Belarus: trial observation reports breaches of international law in the trial of two trade union leaders
Paris-Geneva, August 3, 2018 – On July 30, 2018, the trial of two trade union leaders, Mr. Henadz Fiadynich and Mr. Ihar Komlik, opened before the Saviecki District Court of Minsk. The Observatory for the Protection of Human Rights Defenders (FIDH-OMCT), which sent a judicial observation mission to Belarus earlier this week, reports a number of violations of fair trial standards, and reiterates its call to the authorities to put an end to all forms of harassment against human rights defenders in the country.
Mr. Henadz Fiadynich and Mr. Ihar Komlik, respectively Chairman and Chief Accountant of the Belarusian Independent Trade Union of Radio and Electronic Industry Workers (REP), are falsely accused of tax evasion under Part 2, Article 243 of the Criminal Code. The judicial harassment against them is linked to their work with REP, a trade union that actively defends the social and economic rights of workers and the unemployed. Following years of persecution and harassment for its independent activism and for the defence of economic and social rights of workers, Belarus authorities escalated their crackdown on REP in 2017.
During the Spring 2017, REP strongly criticised Presidential Decree No. 3, which imposed a fee on the unemployed and partially employed, and provided legal aid to activists arrested after their participation in the protests against the Decree. In retaliation for this work, on August 2, 2017, officers of the Financial Investigation Department of the State Control Committee of Belarus raided the offices of REP, seized documents and computers, and arrested Messrs. Fiadynich and Komlik. Although both were eventually released (Mr. Komlik spent two months in pre-trial detention), they were charged under Part 2, Article 243 of the Criminal Code for “tax evasion on a large scale”, a provision previously used to silence other human rights defenders and critics: in 2011, Mr. Ales Bialiatski, Chairman of the Human Rights Centre “Viasna” and then FIDH Vice-President, was charged under the same article and was subsequently sentenced to four and a half years in prison.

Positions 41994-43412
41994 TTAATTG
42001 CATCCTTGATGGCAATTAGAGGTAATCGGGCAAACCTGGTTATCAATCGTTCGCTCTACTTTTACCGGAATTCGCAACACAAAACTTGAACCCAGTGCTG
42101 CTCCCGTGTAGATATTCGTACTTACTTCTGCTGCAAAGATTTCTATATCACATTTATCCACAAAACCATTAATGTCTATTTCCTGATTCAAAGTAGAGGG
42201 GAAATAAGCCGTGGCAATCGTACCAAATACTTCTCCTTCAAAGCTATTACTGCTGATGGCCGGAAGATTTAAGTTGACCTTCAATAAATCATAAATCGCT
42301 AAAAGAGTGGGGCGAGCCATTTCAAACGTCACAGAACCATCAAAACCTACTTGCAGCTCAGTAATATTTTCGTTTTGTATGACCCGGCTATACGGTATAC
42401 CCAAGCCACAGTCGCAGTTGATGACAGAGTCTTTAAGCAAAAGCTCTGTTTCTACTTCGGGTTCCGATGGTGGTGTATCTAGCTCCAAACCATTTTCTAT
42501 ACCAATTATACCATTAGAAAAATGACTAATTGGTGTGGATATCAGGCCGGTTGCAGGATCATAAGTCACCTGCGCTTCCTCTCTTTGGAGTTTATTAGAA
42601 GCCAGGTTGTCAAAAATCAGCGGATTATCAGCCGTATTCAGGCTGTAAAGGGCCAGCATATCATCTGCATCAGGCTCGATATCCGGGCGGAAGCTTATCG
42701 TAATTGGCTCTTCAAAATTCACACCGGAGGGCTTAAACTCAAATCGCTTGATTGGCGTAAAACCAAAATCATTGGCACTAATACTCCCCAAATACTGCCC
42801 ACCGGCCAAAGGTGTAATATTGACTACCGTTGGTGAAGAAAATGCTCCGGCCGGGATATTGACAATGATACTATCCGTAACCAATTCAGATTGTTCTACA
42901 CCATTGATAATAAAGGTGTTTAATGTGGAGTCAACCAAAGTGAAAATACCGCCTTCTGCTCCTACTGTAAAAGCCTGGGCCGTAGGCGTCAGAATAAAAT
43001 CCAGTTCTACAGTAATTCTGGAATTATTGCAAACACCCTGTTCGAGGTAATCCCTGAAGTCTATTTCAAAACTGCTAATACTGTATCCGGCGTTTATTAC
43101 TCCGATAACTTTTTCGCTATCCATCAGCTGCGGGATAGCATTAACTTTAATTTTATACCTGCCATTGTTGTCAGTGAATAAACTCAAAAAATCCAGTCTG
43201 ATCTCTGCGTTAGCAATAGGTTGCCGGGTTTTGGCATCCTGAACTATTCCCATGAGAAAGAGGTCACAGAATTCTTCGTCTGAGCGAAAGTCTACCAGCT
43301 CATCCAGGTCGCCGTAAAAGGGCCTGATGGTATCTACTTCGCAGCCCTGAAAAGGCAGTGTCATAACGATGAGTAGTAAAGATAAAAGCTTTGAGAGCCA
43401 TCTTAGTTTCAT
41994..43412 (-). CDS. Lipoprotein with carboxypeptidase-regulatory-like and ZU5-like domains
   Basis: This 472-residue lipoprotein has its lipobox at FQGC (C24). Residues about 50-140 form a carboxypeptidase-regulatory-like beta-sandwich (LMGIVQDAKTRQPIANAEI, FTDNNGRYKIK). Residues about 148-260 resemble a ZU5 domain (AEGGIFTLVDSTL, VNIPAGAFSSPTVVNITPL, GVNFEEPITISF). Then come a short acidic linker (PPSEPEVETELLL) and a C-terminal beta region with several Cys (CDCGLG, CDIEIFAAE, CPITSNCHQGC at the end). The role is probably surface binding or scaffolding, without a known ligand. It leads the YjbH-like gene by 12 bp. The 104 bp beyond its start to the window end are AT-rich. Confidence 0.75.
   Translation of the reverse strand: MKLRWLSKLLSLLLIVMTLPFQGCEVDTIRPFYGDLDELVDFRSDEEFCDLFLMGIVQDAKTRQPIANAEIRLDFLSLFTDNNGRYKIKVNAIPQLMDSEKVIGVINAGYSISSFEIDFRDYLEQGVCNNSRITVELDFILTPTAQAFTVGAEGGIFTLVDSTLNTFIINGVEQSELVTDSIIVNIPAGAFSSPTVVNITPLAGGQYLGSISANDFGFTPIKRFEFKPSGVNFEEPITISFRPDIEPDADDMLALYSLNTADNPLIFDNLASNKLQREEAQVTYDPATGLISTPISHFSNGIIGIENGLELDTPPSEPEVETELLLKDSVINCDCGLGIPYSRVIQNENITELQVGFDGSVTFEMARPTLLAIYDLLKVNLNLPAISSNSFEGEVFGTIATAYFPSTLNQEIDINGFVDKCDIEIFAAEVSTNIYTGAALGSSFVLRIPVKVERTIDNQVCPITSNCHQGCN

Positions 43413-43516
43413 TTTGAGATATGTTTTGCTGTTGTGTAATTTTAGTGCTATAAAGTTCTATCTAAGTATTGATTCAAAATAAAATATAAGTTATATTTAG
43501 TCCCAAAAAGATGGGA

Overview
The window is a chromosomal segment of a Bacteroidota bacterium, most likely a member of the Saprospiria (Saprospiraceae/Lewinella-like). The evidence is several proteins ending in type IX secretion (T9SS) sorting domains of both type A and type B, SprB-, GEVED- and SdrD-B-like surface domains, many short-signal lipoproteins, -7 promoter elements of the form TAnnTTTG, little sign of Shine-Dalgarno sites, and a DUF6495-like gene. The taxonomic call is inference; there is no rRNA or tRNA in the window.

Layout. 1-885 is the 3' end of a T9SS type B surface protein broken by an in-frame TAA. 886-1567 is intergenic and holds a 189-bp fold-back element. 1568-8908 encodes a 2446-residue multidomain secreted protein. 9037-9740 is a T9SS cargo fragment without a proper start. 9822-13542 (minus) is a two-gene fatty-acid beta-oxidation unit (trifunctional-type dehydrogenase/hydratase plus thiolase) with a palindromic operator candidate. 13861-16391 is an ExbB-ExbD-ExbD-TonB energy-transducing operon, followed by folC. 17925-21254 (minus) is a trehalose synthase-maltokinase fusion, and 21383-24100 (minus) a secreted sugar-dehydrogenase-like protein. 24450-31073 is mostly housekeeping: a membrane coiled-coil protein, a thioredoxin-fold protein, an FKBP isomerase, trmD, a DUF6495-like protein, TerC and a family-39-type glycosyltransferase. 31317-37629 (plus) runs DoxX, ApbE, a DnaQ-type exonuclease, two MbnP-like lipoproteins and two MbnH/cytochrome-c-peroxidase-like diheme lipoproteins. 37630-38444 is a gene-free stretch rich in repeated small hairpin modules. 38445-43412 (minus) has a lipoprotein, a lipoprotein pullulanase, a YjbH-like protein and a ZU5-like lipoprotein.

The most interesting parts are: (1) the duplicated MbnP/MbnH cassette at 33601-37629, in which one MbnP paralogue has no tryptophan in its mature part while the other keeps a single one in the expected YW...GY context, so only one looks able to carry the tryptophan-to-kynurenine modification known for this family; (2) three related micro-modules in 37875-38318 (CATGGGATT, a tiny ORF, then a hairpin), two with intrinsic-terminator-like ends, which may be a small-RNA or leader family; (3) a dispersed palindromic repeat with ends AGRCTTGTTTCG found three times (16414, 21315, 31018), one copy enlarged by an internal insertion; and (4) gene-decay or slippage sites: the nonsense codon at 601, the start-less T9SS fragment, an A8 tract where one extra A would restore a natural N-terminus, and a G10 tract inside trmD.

In the hearings that took place on July 30 and 31, the government argued that between 2011 and 2012, Messrs. Fiadynich and Komlik conspired to receive transfers of foreign funding into a bank account in Vilnius, Lithuania, and to withdraw and transport cash back to Belarus with the help of colleagues. During the two days of trial monitored, the following violations of fair trial rights were observed:
First, out of the seven prosecution witnesses examined by the parties, only two reported that they had any direct knowledge of any events during the incriminated period. Nevertheless, all were allowed to testify in spite of objections by defence counsel that such testimonies were irrelevant.
Secondly, during the hearings, five out of the seven witnesses had complained that their pre-trial statements incriminating the defendants were obtained in the context of threats, intimidation and other pressure exerted by agents of the Financial Investigation Department of the State Control Committee of Belarus during the initial interrogations, which took place on the day of the August 2017 raid, as well as by agents of the State Investigations Committee in October 2017. Moreover, several witnesses reported being treated during interrogations as accused or suspects in the case, including one witness who testified having read his name on the State complaint.
Thirdly, on several occasions Judge Fiodarava allowed the prosecutors to badger and interrupt witnesses in spite of objections by defence counsel.
The Observatory believes that these actions violate Belarus’ obligations under international human rights law and its own Constitution, and believes that the judicial case against Messrs. Fiadynich and Komlik is only aimed at sanctioning their trade union and human rights activities. The Observatory will continue to follow the trial closely until its conclusion, and calls on the Belarusian authorities to put an end to any form of harassment, including at the judicial level, against REP leaders as well as all trade union activists and human rights defenders in the country.
The Observatory for the Protection of Human Rights Defenders (OBS) was created in 1997 by FIDH and the World Organisation Against Torture (OMCT). The objective of this programme is to intervene to prevent or remedy situations of repression against human rights defenders.